Now that a temporary solution to the partial government shutdown and debt limit are at hand, President Obama says immigration is next — but House Republicans said that's not likely.
Rep. Raul R. Labrador, Idaho Republican, who had been part of immigration negotiations in the House before dropping out, said after Mr. Obama refused to negotiate with the GOP over spending and debt, he sees no reason to trust the White House on immigration now.
And Rep. Tim Huelskamp, Kansas Republican, said he doubts the president is willing to show flexibility on the issue, and wondered whether Mr. Obama wants a bill, or would rather have the political issue.
"If the president says he doesn't want border security," Mr. Huelskamp said, "that kills the issue."
Mr. Obama ignited the talk with comments Tuesday to a Spanish-language television station in Los Angeles, saying immigration was his priority once the shutdown was over.
"Once that's done, you know, the day after, I'm going to be pushing to say, call a vote on immigration reform," he told Univision's affiliate in Los Angeles.
White House press secretary Jay Carney seemed to walk back those comments Wednesday, saying that Mr. Obama wasn't suggesting a major new push.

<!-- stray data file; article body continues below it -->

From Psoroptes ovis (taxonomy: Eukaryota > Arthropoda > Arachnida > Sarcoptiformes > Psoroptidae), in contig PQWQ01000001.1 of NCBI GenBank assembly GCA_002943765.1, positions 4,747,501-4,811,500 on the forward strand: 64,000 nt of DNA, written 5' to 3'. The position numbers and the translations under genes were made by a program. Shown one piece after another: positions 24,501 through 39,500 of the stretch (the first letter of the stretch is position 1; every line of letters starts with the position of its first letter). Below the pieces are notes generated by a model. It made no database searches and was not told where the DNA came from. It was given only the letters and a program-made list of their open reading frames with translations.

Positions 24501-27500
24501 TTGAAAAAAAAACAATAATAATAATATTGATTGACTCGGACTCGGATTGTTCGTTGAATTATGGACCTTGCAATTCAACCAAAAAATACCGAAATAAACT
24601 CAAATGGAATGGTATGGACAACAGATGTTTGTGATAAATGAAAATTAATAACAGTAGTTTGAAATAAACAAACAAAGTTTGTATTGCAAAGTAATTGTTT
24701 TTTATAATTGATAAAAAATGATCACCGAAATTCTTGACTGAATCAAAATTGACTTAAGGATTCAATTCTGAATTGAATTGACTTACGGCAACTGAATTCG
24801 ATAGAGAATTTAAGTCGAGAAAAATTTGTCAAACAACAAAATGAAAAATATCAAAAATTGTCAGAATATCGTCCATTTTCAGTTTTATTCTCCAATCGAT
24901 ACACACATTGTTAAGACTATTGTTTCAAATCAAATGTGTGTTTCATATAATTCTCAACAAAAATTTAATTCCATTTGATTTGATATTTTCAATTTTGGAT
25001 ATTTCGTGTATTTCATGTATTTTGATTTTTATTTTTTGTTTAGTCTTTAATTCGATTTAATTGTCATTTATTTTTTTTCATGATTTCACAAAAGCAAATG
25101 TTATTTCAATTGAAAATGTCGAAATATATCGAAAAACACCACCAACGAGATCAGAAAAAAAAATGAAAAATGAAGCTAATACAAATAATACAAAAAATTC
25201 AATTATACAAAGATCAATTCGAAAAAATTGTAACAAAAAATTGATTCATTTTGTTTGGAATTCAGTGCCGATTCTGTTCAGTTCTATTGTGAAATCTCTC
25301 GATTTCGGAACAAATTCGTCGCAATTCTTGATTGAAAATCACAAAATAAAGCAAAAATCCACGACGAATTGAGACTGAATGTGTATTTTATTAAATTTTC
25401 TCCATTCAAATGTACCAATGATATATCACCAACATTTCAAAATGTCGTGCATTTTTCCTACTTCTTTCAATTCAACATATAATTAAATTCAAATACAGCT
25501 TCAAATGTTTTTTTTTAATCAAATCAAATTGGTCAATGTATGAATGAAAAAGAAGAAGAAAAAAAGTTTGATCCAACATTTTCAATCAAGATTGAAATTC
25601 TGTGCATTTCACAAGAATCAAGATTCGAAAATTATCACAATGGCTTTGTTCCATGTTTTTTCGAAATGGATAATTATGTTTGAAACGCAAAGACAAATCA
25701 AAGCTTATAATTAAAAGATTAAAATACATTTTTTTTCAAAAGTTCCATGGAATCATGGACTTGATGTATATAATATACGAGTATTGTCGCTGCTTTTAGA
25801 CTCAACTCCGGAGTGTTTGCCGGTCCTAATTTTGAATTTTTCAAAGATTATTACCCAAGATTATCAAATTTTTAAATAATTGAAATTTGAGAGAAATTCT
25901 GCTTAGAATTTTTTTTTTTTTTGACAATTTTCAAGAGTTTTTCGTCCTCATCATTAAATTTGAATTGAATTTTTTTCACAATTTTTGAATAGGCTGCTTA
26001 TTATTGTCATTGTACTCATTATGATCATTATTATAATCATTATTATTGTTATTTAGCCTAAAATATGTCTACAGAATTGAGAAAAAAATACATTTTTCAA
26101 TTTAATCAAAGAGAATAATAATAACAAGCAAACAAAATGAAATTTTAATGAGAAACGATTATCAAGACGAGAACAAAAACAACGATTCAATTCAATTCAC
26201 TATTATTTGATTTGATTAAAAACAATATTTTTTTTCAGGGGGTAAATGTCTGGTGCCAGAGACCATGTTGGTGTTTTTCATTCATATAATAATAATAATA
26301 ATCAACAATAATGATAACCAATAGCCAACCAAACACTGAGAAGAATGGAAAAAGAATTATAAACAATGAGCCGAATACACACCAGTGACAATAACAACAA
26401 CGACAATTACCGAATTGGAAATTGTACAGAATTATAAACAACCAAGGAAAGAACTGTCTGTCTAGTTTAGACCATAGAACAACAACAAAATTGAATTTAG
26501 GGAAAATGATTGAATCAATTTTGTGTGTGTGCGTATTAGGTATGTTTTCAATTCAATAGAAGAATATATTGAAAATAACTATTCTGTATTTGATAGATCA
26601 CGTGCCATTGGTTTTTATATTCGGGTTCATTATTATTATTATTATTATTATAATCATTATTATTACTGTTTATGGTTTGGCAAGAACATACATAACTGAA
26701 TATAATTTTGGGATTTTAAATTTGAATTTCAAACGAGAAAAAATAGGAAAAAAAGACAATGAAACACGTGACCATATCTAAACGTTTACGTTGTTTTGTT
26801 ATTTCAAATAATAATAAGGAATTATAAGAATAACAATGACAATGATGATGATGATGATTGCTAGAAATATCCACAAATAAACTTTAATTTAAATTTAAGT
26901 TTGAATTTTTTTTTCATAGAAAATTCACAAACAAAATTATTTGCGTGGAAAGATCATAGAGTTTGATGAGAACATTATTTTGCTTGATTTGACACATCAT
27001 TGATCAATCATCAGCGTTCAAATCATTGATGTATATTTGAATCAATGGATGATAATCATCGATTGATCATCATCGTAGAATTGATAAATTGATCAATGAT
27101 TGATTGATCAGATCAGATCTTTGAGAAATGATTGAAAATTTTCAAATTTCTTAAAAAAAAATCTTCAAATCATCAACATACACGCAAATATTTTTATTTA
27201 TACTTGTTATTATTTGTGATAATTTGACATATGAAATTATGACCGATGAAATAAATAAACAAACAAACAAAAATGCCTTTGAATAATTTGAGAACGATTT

"He's not saying that he's going to come out and push some Democratic agenda item. He wants to continue the effort that has been underway all year," Mr. Carney said, adding that immigration was just one of "the many priorities" he wants to see action on.
For months the thought on Capitol Hill has been that the fights over spending and debt would crowd out immigration this year, and if it didn't get done now, it wouldn't pass in 2014, which is a congressional election year.
The sudden end of the debt fight, though, has some reconsidering that conventional wisdom — particularly with the way conservative House Republicans were unable to win their stance on the debt.
Some activist groups said that means they can be marginalized on other issues, such as immigration.
Sen. Jeff Flake, Arizona Republican, said he can see arguments on either side for whether the end of the shutdown means immigration is next or not.
He said he has no guess which of those is correct.
For now, activists said they will wait to see whether Mr. Obama makes good on his promise.
"Dreamers and the American people, however, especially Latino voters, have heard the same empty words and broken promises before from candidate Barack Obama and President Obama," the Dream Action Coalition, a group of young immigrants advocating for legal status, said in an open letter.
They said Mr. Obama will be judged by whether he makes a determined effort to reach out to moderate Republicans and rejects the strategy being pursued by House Democrats that, the Dream Action Coalition said, is "to just make immigration a partisan issue to win more seats the next election."
The advocates also want to see Mr. Obama take proactive steps to halt deportations.
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